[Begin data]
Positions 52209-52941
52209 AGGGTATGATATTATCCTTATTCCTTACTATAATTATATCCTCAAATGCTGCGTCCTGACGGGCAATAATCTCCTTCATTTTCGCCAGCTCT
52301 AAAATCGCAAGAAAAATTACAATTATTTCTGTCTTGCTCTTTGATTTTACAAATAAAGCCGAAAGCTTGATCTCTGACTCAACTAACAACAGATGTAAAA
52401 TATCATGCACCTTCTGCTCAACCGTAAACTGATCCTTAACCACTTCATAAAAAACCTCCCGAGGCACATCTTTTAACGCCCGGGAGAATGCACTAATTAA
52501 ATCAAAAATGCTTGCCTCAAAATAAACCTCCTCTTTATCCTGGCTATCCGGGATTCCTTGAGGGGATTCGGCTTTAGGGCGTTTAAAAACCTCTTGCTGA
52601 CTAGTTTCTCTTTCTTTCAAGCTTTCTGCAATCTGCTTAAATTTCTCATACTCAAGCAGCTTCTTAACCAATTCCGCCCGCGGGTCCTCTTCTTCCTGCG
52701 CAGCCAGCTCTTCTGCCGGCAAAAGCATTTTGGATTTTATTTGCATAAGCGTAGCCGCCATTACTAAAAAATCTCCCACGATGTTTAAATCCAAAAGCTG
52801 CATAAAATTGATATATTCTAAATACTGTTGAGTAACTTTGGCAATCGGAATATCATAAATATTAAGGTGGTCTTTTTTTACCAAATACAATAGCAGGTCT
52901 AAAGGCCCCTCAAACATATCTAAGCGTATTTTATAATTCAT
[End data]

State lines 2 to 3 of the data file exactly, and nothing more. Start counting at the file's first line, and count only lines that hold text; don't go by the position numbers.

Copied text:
52209 AGGGTATGATATTATCCTTATTCCTTACTATAATTATATCCTCAAATGCTGCGTCCTGACGGGCAATAATCTCCTTCATTTTCGCCAGCTCT
52301 AAAATCGCAAGAAAAATTACAATTATTTCTGTCTTGCTCTTTGATTTTACAAATAAAGCCGAAAGCTTGATCTCTGACTCAACTAACAACAGATGTAAAA